Board approves $600,000 settlement in Jackson case

The Board of Trustees approved a $600,000 in the Jackson v. NIU case Wednesday at Altgeld Hall, room 315.

DeKALB — The Board of Trustees agreed to a $600,000 settlement with former NIU controller Keith Jackson after a four-year lawsuit.

The settlement includes dismissing all claims brought against NIU and the individually named defendants — former NIU president Doug Baker and former interim chief financial officer Nancy Suttenfield, according to the May 9 Board of Trustees special meeting agenda. The $600,000 will be paid out by the University’s insurance carrier.

Upon final negotiations of the written agreement, each of the parties involved will file to dismiss the litigation, according to the agenda. The case will advance to a telephonic status hearing at 9 a.m. May 23, according to court documents.

In 2016, former NIU Police Chief Don Grady settled with the Board of Trustees for $1 million. Grady was fired in 2013 because of an alleged mishandling of a sexual assault case by the NIU police department. The officer involved in the case was declared not guilty.

The settlement is not an admission of guilt for any of the parties involved, according to the agenda. The board decided in favor of a settlement to avoid the costs of a trial, inconveniencing university employees who are defendants or potential participants and disrupting university operations.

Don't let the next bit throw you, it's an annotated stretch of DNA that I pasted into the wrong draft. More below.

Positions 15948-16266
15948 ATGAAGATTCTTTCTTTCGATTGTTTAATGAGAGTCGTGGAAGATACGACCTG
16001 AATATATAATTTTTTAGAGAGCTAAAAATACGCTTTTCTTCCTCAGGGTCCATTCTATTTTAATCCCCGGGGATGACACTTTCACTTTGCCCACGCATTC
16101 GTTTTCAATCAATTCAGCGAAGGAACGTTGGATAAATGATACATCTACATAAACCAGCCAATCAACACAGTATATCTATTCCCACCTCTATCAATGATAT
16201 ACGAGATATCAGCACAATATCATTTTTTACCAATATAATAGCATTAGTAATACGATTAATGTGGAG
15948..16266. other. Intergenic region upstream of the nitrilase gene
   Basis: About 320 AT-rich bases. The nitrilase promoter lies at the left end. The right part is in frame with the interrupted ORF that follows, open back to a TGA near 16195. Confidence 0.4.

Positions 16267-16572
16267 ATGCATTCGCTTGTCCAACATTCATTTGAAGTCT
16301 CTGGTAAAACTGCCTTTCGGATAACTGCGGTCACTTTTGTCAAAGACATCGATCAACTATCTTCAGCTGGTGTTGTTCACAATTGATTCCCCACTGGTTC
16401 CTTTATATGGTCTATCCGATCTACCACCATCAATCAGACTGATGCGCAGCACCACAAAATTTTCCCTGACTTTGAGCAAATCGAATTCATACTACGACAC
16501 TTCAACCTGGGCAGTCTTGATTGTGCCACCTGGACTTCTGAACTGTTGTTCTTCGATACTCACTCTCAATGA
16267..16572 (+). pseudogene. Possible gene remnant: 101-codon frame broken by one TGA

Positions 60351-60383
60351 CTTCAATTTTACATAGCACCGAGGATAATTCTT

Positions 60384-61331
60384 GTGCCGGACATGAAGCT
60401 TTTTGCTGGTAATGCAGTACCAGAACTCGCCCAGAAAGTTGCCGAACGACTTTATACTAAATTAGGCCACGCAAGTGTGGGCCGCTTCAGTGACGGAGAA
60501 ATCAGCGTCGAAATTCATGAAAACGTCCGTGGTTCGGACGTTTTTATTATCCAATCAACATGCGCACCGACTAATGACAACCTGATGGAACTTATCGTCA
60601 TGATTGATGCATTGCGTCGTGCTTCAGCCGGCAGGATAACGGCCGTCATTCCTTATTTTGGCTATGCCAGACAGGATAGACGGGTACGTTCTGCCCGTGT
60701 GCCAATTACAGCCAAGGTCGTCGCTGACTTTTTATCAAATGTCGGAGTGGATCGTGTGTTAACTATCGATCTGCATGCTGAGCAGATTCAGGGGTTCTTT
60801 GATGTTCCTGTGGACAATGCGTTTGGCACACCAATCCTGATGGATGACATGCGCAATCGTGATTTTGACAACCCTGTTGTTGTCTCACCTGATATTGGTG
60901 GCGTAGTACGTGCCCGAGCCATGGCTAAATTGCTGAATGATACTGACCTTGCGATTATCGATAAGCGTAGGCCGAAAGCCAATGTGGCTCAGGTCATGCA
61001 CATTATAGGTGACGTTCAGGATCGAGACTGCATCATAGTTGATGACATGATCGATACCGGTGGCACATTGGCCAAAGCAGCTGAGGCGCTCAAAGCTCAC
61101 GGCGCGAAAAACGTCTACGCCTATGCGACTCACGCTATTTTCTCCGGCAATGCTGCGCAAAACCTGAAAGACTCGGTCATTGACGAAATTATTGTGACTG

Jackson served as university controller from October 1999 to May 2014. He was placed on involuntary administrative leave, and his annual appointment was not renewed in February 2016.

Jackson brought the lawsuit against NIU, Baker and Suttenfield in October 2015, alleging the defendants denied him substantive and procedural due process by placing him on involuntary administrative leave, publicized implications that Jackson was engaged in a felony, threatened to terminate him for cause, failed to process his grievances and terminated him, all causing substantial adverse economic effect on Jackson.

NIU had no further comment than what was on the agenda.

Jackson’s attorney could not be immediately reached for request.